Figure 5

Conditional expression of the DD-HNF4α fusion protein. (A) Western blotting of whole cell extracts of the INS-1 P2/DD-HNF4α8 wild type #1 and C106R-mutant cell line with the HNF4α-antibody C-19 (Santa Cruz). Cells were cultured without (-) or with (+) 50 ng/ml tetracycline and/or 1 μM Shield-1 for 5 days. 15 μg of total protein were loaded per lane and the signal for the exogenous (exo) as well as endogenous (endo) HNF4α is marked. (B) Caspase 3/7 activity assay. The cells were treated with 50 ng/ml tetracycline and/or 1 μM Shield-1 for 5 days, lysed and caspase 3/7 activity was assessed. The relative caspase activity was calculated using the appropriate uninduced cells as a reference. Data are mean ± SD of six determinations and significant differences (p-value < 0.01) are indicated with an asterisk.

To prove the functional properties of the DD-HNF4α protein we measured the executioner caspases 3 and 7, using DD-HNF-4α8 wild type in comparison to the C106R mutant protein, known to impair the DNA binding of HNF4α [5]. Figure 5B shows that induction of DD-HNF4α8 wild type with tetracycline and Shield-1 resulted in a significant increase in caspase activity that was absent in the DD-HNF4α8-C106R mutant. Obviously, the magnitude of induction of caspase activity correlates with the expression level of the DD-HNF4α8 wild type protein (compare panel A and B in Figure 5). In conclusion, our results demonstrate that the DD-HNF4α8 wild type protein is functional and that a small increase in HNF4α induces caspase activity in the pancreatic β-cell line INS-1.

Discussion

To reduce high basal transgene expression in the absence of tetracycline (Figure 1, lane 2) and to allow induction at physiological levels, we decreased the strength of the CMV promoter by deleting enhancing elements [11] in the INS-1 Flp-In T-REx™ cell lines that conditionally express HNF4α [3, 5]. For our experiments the CMV-138 promoter construct was optimal as the basal activity was reduced to a level below endogenous HNF4α expression, but still gave several fold induction (Figure 2 and 3). The most suitable CMV promoter deletion must be chosen for each experiment, as in HEK293 cells conditional expression of HNF4α showed a low background even using the full-length CMV promoter [12].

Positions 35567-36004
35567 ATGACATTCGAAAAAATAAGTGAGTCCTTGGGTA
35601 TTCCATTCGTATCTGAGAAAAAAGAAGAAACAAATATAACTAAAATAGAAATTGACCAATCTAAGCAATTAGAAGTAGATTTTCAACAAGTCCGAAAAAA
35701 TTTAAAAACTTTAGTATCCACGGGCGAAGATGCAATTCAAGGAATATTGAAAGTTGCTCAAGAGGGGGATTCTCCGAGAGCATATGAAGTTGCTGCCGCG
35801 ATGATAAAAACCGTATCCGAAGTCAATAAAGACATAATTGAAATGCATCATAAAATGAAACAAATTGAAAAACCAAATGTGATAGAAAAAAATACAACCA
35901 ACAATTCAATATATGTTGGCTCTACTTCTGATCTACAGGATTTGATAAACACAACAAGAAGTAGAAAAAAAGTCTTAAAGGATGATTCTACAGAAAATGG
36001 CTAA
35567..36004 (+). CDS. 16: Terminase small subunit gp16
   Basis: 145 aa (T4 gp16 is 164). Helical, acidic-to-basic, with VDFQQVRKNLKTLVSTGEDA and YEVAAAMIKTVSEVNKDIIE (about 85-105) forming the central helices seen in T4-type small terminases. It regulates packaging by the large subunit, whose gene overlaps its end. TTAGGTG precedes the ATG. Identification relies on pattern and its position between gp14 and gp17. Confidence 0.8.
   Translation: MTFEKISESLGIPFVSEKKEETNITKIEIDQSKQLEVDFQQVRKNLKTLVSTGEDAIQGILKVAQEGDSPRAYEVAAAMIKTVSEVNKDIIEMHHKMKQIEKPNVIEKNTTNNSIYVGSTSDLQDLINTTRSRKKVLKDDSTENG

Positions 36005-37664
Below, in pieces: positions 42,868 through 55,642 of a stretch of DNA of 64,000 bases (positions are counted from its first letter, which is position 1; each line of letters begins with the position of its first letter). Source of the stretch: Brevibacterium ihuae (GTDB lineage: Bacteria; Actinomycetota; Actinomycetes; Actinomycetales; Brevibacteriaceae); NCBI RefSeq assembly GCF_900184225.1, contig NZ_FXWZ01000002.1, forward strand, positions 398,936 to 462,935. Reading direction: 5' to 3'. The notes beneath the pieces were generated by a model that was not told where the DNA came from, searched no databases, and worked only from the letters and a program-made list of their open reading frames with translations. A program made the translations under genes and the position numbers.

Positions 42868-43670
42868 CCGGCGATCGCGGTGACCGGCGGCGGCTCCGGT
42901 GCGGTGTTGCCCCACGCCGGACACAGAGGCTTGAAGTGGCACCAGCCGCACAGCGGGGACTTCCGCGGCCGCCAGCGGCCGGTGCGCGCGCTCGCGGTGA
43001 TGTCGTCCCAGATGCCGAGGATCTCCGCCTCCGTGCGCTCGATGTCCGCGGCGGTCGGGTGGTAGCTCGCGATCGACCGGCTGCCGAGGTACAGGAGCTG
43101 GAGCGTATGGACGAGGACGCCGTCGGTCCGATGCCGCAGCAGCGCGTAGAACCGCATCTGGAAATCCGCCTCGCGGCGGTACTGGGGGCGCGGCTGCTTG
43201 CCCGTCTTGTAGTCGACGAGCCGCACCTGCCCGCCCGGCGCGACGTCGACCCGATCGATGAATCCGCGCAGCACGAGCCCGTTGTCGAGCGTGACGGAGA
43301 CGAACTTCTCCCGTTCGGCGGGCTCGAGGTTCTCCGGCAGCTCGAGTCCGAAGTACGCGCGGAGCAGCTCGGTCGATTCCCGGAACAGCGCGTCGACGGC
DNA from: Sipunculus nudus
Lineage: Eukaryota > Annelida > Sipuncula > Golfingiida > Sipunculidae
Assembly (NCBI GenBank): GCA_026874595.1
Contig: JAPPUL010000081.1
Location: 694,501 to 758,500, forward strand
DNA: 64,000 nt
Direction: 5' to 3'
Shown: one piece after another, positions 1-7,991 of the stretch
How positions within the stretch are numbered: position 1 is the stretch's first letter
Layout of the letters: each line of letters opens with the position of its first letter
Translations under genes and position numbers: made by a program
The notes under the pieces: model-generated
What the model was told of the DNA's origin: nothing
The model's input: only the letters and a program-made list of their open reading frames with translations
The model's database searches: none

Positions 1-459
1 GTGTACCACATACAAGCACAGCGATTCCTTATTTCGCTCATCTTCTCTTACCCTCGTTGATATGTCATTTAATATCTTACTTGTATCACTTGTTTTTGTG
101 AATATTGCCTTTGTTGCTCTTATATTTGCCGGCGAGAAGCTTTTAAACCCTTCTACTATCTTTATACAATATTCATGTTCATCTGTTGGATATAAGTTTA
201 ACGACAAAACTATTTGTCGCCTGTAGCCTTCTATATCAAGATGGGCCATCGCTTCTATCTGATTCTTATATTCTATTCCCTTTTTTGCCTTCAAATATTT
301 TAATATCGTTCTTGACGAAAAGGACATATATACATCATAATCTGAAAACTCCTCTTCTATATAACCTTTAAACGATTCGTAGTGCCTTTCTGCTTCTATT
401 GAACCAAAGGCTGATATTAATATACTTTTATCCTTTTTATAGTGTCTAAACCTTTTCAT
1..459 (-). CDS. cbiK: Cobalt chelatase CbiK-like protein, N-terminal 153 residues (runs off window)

In the second approach we constructed a destabilized DD-HNF4α fusion protein that could successfully be stabilized by addition of Shield-1. This system seems to be applicable for many different proteins [1, 1316] and we used it, since tetracycline induced expression using the P2 promoter was inefficient (Figure 4A). We could prove that the DD-HNF4α fusion protein retains its biological property, because it induces apoptosis in INS-1 cells upon Shield-1 addition (Figure 5B) and transactivates a luciferase reporter gene driven by the human HNF1-promoter containing one HNF4 binding site (data not shown).

Upon long-term induction of the CMV promoter by tetracycline we observed silencing of transgene expression which did not occur, if the cells were cultured without tetracycline. It is likely that this inactivation does not encompass the entire integration site, as the cells are grown continuously in the presence of hygromycin. Progressive silencing of stable integrated transcription units containing the human CMV immediate-early promoter/enhancer has been reported previously [17]. Our data show that the P2 promoter of the HNF4α gene is not silenced upon long-term induction (data not shown) demonstrating that silencing of transgenes is dependent on the promoter type as previously reported [18, 19].